Ben Roy Mottelson
Mottelson 1963 in Copenhagen
Born(1926-07-09)9 July 1926
Died13 May 2022(2022-05-13) (aged 95)
Copenhagen, Denmark
CitizenshipAmerican, Danish
Alma materPurdue University (BS)
Harvard University (PhD)
Known forGeometry of atomic nuclei
Spouse(s)Nancy Jane Reno (1948–1975; 3 children)
Britta Marger Siegumfeldt
(m. 1983)
AwardsAtoms for Peace Award (1969)
John Price Wetherill Medal (1974)
Nobel Prize in Physics (1975)
Marian Smoluchowski Medal (1980)
Scientific career
FieldsNuclear physics
ThesisThe ground states of lithium-6 and lithium-7 (1950)
Doctoral advisorJulian Schwinger

Ben Roy Mottelson (9 July 1926 – 13 May 2022) was an American-Danish nuclear physicist. He won the 1975 Nobel Prize in Physics for his work on the non-spherical geometry of atomic nuclei.

Early life

Mottelson was born in Chicago, Illinois, on 9 July 1926, the son of Georgia (Blum) and Goodman Mottelson, an engineer.[1] His family was Jewish.[2] After graduating from Lyons Township High School in La Grange, Illinois, he joined the United States Navy and was sent to attend officers training at Purdue University, where he received a bachelor's degree in 1947. He then earned a PhD in nuclear physics from Harvard University in 1950. His thesis adviser was Julian Schwinger, the theoretical physicist who later won the Nobel Prize in 1965 for his work on quantum electrodynamics.[1]


He moved to Institute for Theoretical Physics (later the Niels Bohr Institute) at the University of Copenhagen on the Sheldon Traveling Fellowship from Harvard, and remained in Denmark. In 1953 he was appointed staff member in CERN's Theoretical Study Group, which was based in Copenhagen,[3] a position he held until he became professor at the newly formed Nordic Institute for Theoretical Physics (Nordita) in 1957. He was a visiting professor at the University of California, Berkeley in Spring 1959.[4] In 1971 he became a naturalized Danish citizen.[5]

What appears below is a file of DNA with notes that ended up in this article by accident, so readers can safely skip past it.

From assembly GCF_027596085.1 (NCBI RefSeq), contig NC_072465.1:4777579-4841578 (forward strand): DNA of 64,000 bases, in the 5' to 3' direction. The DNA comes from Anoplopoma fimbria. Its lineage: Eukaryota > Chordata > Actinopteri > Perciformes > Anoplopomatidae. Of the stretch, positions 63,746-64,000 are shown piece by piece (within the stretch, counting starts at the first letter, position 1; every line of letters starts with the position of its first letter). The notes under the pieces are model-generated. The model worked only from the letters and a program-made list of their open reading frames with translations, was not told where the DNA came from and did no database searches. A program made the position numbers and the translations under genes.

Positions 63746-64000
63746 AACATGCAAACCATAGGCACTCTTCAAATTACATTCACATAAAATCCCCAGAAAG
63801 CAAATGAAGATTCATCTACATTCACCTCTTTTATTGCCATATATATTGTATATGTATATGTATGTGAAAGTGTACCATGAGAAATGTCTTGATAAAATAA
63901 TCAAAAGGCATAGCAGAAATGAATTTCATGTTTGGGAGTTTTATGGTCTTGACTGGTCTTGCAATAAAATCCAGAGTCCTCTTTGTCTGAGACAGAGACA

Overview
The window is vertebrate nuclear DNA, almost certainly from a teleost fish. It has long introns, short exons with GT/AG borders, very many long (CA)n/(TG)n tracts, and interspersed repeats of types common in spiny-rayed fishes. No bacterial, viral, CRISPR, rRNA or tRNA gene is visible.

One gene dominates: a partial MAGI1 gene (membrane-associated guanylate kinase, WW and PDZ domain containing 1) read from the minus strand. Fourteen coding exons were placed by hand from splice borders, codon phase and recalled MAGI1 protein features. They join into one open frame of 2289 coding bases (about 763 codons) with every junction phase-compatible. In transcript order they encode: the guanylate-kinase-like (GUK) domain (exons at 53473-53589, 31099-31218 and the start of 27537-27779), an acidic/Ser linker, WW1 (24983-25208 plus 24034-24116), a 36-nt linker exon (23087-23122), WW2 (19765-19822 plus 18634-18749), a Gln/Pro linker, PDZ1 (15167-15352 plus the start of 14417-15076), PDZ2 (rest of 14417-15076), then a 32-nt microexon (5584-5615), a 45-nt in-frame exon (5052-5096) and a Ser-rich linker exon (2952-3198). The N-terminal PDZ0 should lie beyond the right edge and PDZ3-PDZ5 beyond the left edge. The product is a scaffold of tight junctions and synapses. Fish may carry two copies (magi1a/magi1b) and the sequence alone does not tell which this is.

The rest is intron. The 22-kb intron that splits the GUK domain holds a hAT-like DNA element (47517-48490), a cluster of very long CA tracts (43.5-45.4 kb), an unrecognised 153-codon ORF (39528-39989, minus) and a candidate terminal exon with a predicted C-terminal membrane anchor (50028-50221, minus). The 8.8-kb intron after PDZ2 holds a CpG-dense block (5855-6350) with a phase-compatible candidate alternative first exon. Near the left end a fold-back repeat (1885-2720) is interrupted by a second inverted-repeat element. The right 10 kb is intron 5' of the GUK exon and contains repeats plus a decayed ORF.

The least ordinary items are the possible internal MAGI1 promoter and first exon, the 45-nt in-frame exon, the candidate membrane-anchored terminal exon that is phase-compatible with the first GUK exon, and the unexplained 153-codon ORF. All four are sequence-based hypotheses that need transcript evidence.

In 1950–1951, James Rainwater and Aage Bohr had developed models of the atomic nucleus which began to take into account the behaviour of the individual nucleons. These models, which moved beyond the simpler liquid drop treatment of the nucleus as having effectively no internal structure, were the first models which could explain a number of nuclear properties, including the non-spherical distribution of charge in certain nuclei. Mottelson worked with Aage Bohr to compare the theoretical models with experimental data. In 1952–1953, Bohr and Mottelson published a series of papers demonstrating close agreement between theory and experiment, for example showing that the energy levels of certain nuclei could be described by a rotation spectrum.[6][7][8][9] This work stimulated new theoretical and experimental studies.

In the summer of 1957, David Pines visited Copenhagen, and introduced Bohr and Mottelson to the pairing effect developed in theories of superconductivity, which inspired them to introduce a similar pairing effect to explain the differences in the energy levels between even and odd atomic nuclei.[10]

Nobel Prize (1975)

Rainwater, Bohr and Mottelson were jointly awarded the 1975 Nobel Prize in Physics "for the discovery of the connection between collective motion and particle motion in atomic nuclei and the development of the theory of the structure of the atomic nucleus based on this connection".[11]

Post–Nobel Prize work

Bohr and Mottelson continued to work together, publishing a two-volume monograph, Nuclear Structure. The first volume, Single-Particle Motion, appeared in 1969,[12][13] and the second volume, Nuclear Deformations, in 1975.[14][15]

Professor Mottelson was a member of the board of sponsors of the Bulletin of the Atomic Scientists.[16]

He was an honorary member of the Finnish Society of Sciences and Letters, a member of the American Philosophical Society,[17] and a foreign fellow of Bangladesh Academy of Sciences[18] and the Norwegian Academy of Science and Letters.[19] In 1969, he received the Atoms for Peace Award.[20] He acted as director of ECT* (Trento, Italy) from 1993 to 1997.[21]